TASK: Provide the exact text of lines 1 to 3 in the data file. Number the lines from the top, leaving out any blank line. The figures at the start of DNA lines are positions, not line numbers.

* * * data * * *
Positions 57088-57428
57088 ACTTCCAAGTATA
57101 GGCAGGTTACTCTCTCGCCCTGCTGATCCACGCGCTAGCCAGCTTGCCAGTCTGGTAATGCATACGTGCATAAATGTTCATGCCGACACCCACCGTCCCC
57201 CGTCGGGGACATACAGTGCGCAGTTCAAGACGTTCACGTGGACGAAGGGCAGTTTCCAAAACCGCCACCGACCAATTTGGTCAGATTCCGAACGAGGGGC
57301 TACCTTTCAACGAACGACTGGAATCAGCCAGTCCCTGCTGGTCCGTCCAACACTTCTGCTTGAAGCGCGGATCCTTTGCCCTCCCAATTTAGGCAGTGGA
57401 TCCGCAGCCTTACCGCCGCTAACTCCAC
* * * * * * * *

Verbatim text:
Positions 57088-57428
57088 ACTTCCAAGTATA
57101 GGCAGGTTACTCTCTCGCCCTGCTGATCCACGCGCTAGCCAGCTTGCCAGTCTGGTAATGCATACGTGCATAAATGTTCATGCCGACACCCACCGTCCCC